Face-to-Face or Door-to-Door Marketing: How to Get the Best Start

by Rikke Friis Dam | | 7 min read

Face-to-face or door-to-door marketing is the act of going from one business (or household) to another physically in order to sell your services. Face-to-face marketing may seem like a nerve-wracking thing to do for the new entrepreneur or freelancer. However, when done right, it’s a very powerful way to build a business. If you know how to do face-to-face marketing—you can decide whether it’s something you want to implement in your business or not.

One area of marketing often neglected by first-time freelancers and entrepreneurs is face-to-face or door-to-door marketing. Yet, it’s a form of marketing that can bring immediate results and is often much easier for first timers than telesales (which is perhaps the most immediate form of selling available to start-ups).

Is Door-To-Door the Right Approach For You?

Door-to-door works best when you have a service that can be used widely in your local business community. So, for example, graphic design, web design (and development), copywriting, photography, etc. are all services that you’re likely to find local buyers for.

Other services, such as UX design, for example, may not be as suited for door-to-door marketing (unless you live in a software development hotspot).

If you’re going to use face-to-face marketing, you need potential clients whom you can visit. In the best cases, those clients will be closely geographically grouped. Web designers who specialize in retail sites, for example, are going to find the high street of their local town a great place to get started on face-to-face marketing.

How Do You Get Started Doing Door-to-Door Marketing?

You visit the business premises of potential clients, without an appointment. You ask to speak to the person who deals with your service.

  • If that person’s there and will speak to you, pitch him/her for a meeting or leave information and arrange to call back, or even, if the person has the time, pitch him/her for your services on the spot.

  • If the person’s not there and may speak to you, get his/her business card and then try to make an appointment to come back and talk or drop off information.

  • If he or she doesn’t want to speak to you and you can’t get a card, leave marketing materials and your card, asking the person you are dealing with to pass it on to the potential buyer.

That’s pretty much it. The key to this kind of marketing is not to come across as someone on the “hard sell” but to introduce yourself as a neighbouring business (e.g., local – not next door necessarily) and to start a dialogue.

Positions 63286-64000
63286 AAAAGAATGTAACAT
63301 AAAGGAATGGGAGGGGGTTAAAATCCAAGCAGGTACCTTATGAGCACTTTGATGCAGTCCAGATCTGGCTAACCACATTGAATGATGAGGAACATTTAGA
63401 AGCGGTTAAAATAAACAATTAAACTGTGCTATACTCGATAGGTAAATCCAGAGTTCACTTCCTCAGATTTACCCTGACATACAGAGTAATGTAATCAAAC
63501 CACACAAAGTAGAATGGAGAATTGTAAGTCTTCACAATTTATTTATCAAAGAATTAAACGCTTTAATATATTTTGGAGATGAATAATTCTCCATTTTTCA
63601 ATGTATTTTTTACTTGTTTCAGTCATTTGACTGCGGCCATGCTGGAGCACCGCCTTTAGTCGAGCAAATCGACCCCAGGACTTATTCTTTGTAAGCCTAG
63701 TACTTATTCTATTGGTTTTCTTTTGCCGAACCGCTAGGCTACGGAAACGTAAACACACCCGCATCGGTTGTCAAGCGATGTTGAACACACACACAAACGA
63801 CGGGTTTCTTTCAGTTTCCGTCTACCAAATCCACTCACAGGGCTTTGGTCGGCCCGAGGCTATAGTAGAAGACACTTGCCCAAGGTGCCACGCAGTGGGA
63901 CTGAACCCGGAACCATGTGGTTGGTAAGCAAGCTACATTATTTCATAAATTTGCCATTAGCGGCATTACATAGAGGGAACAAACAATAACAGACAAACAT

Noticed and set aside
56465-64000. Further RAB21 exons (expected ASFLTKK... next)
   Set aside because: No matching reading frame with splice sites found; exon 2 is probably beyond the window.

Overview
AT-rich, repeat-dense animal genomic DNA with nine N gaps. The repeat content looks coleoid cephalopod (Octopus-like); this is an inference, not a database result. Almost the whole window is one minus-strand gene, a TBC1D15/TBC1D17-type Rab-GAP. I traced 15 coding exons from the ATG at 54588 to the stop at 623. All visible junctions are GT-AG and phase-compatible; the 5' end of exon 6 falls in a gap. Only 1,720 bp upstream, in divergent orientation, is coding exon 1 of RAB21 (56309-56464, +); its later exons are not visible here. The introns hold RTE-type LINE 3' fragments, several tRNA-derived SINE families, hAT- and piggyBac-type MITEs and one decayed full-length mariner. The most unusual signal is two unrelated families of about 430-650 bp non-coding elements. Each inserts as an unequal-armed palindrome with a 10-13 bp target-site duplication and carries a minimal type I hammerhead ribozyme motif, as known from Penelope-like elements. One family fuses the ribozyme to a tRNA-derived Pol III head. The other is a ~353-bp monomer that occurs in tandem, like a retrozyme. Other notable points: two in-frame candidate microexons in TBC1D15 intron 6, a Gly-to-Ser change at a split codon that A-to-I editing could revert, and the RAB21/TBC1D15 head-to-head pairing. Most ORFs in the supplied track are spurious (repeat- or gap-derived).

You may find that you arrive just as they’re looking for your services or that they’ve been thinking about using a similar service for years but never got around to acting on it. In other cases, they may not need your service. However, if you represent yourself and your business effectively and professionally, you will almost certainly find it leads to work in the long run.

The bigger the place in which you live, the more door-to-door opportunities you are likely to have.

Always follow up on any door-to-door call with a telephone call to increase—and dramatically so— your chances of closing business.

Author/Copyright holder: Guillaume Paumier. Copyright terms and licence: CC BY-SA 2.0

Most business-to-business door-to-door marketing doesn’t take place on the doorstep. It takes place in someone’s office, but it can take place on the doorstep, and it’s best to be prepared to hold a conversation anywhere.

One Last Thing – Personal Safety

I’ve done plenty of door-to-door marketing to businesses and never had so much as an angry response. However, it’s best not to take any chances when you’re putting yourself into someone else’s space. The following advice may not be necessary to apply in your local area or in your country at all. But if you’re in doubt, take the following necessary precautions:

  • Don’t go into any setting that makes you feel uneasy.

  • Do ensure that someone else knows your calling route before you leave and that you check in with that person when you’re finished.

  • Do carry a phone with a GPS tracking service.

  • Don’t be afraid to leave any premises where you are made to feel uneasy or if someone becomes rude or abusive.

Author/Copyright holder: Rikke Friis Dam and the Interaction Design Foundation. Copyright terms and licence: CC BY-NC-ND

GPS can be a handy navigation device when going door-to-door, but it can also be used for personal safety. Make sure your phone has GPS which can be tracked by a friend, family member or business partner just in case.

The Take Away

Face-to-face marketing is highly effective but needs to be conducted with a sensible regard for personal safety. Make sure that there’s a decent sized market for your services in a location before conducting face-to-face marketing work; otherwise, it’ll be a lot of work without sufficient rewards.

If you find it hard in the early days of doing door-to-door marketing, you might want to remember Thomas Edison, the famous inventor’s advice: “Our greatest weakness lies in giving up. The most certain way to succeed is always to try just one more time.”

References & Where to Learn More

Hero Image: Author/Copyright holder: Chris Goldberg. Copyright terms and licence: CC BY-NC 2.0

See Thomas Edison’s quotes in full on Wikiquote here.

See some tips for door-to-door sales here.

Open Access - Link to us!

We believe in Open Access and the democratization of knowledge. Unfortunately, world class educational materials such as this page are normally hidden behind paywalls or in expensive textbooks.

If you want this to change, , link to us, or join us to help us democratize design knowledge!